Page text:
I don't have a bias against charter schools--and the story very clearly reflects that as the write-ups of both Nashville PREP and LEAD are fairly glowing.
I do think the Great Hearts model raises a lot of concerns--especially if school officials don't provide transportation and don't make it a point to market themselves to neighborhoods across the city. (Magnets don't have to provide transportation because they're generally located in diverse neighborhoods to start). In any case, both the school board and the administration have said again and again that they will scrutinize, if not reject, any proposed charter school that tries to create a suburban-style public school inside the district. I'm not sure the Great Hearts folks get that just yet.
As the co-author of this story, I just want to say MdASH's terrific post restores my faith in the purpose of a comments section. Great points all the way around.
Laura, do you work in pr? If so, some tips:
Alan Coverstone is not a school board member. He's an administrator. You can't vote him out of office.
Mark North is a school board member who represents the Madison area. You can vote him out of office but only if you live there--and not, say, in Phoenix.
Either you believe in the First Amendment or you don't. It's that simple.
And yes, the state has the right to regulate public spaces but not if it's solely for the purpose of stifling expression. Passing ad hoc rules and regulations in order to kick out people trying to make a statement breaks the First Amendment, period. I think most judges, conservative, liberal, would view it that way too.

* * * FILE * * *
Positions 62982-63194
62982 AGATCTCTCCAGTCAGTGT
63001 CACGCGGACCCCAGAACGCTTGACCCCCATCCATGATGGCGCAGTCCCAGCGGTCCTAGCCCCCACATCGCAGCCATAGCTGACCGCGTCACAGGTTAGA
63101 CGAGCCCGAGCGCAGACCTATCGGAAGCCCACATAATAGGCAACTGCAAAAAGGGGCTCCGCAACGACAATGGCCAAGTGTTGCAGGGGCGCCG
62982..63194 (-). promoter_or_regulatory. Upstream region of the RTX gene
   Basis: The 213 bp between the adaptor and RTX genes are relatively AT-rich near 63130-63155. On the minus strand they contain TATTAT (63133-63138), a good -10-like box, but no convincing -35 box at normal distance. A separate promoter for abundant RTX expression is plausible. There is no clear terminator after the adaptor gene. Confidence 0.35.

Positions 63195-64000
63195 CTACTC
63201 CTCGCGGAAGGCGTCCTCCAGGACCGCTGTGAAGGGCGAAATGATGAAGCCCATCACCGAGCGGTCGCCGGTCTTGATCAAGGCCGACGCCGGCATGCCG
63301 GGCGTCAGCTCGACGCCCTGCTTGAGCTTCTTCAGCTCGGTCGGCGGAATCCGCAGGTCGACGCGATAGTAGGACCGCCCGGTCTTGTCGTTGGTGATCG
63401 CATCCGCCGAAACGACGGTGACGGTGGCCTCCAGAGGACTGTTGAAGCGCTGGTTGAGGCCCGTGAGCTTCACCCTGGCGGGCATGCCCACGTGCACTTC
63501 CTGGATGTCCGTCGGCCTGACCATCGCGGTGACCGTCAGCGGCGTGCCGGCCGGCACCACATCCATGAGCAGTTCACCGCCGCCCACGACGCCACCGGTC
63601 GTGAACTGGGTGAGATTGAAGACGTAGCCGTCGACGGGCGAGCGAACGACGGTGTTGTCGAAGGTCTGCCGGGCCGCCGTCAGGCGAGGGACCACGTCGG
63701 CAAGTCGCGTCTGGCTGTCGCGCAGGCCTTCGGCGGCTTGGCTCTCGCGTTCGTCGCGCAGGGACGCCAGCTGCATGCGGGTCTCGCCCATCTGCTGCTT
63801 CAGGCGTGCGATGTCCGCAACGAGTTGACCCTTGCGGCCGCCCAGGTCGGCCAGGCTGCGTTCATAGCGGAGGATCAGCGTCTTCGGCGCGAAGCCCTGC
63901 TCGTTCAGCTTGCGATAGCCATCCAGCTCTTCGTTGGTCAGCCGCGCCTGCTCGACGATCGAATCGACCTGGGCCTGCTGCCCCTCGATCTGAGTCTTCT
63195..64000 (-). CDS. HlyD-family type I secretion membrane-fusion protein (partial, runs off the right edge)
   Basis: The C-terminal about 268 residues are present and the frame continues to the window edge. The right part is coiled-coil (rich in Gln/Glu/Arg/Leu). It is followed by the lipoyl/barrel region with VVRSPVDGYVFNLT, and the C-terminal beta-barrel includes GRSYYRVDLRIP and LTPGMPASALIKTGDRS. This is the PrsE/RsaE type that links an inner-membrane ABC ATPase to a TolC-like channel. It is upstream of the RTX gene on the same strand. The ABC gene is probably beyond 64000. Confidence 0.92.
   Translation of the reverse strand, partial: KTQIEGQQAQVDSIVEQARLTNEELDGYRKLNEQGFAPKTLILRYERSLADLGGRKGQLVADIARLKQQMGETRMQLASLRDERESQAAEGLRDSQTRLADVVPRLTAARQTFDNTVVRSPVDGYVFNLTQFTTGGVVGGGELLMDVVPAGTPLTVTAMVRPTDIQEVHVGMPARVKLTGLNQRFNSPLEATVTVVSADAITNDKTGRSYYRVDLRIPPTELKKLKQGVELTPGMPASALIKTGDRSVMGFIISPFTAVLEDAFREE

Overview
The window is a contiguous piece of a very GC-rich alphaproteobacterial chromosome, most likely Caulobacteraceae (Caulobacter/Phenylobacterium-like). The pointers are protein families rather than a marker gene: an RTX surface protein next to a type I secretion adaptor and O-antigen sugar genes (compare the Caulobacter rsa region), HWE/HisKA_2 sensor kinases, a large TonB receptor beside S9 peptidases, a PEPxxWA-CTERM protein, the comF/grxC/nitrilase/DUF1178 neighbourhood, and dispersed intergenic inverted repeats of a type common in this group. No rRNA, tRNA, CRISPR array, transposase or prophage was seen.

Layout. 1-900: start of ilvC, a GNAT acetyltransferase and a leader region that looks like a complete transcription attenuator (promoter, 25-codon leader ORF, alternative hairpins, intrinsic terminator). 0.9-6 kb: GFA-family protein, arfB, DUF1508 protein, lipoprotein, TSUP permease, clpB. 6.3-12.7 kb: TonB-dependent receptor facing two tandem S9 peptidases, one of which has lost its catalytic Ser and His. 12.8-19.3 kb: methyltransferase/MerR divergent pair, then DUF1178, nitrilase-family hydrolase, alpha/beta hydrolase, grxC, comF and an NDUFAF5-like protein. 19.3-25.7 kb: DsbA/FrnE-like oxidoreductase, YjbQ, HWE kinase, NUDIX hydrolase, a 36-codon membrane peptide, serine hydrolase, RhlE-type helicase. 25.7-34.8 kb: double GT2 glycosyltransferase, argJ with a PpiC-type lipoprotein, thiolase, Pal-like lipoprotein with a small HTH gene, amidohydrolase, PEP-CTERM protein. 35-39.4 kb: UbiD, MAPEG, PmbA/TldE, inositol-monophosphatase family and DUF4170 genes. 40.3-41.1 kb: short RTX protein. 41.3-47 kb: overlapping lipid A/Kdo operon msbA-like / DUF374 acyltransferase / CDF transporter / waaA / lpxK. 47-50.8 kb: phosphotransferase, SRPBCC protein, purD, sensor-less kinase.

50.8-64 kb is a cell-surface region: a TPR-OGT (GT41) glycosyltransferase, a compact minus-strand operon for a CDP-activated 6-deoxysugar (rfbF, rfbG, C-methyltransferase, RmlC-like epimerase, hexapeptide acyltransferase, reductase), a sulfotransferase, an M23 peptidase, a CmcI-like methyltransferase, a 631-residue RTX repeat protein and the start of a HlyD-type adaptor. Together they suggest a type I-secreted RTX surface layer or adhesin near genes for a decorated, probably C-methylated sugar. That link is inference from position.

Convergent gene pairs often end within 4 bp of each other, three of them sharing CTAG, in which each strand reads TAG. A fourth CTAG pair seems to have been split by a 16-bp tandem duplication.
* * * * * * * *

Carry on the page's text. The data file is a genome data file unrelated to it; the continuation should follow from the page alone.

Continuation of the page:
Oh--and by the way--the First Amendment that people like Meador and the OWS crowd are fortifying is the same First Amendment that allows people to make anonymous comments on a blog ripping a democratically elected president. You guys owe all of them a favor.
Considering that none of us have put violent criminals behind bars, I think we should at least listen to what Preston Shipp has to say. The guy is not just a random, anonymous commenter on the Internet; he's a respected litigator who has met with enough families of victims to understand the enormity of their loss. So if he can empathize with Cyntoia Brown, then the rest of us can at least try to do the same.
Great story, btw.
I have been looking into it. And so far I've found nothing to counter the fact that four players--including the team captain--went on camera and said how much the team liked and respected the coach. Players also said the same thing--on the record--to the New York Times. Again, that means more to me than the speculation of an anonymous poster or what a few players may or may not be saying on Facebook. But if you have any real information to pass on, email me at MattPulle@gmail.com. I look forward to hearing from you.
That should have been "terrible nationwide publicity for over a month." Probably shouldn't post before that first cup of coffee.
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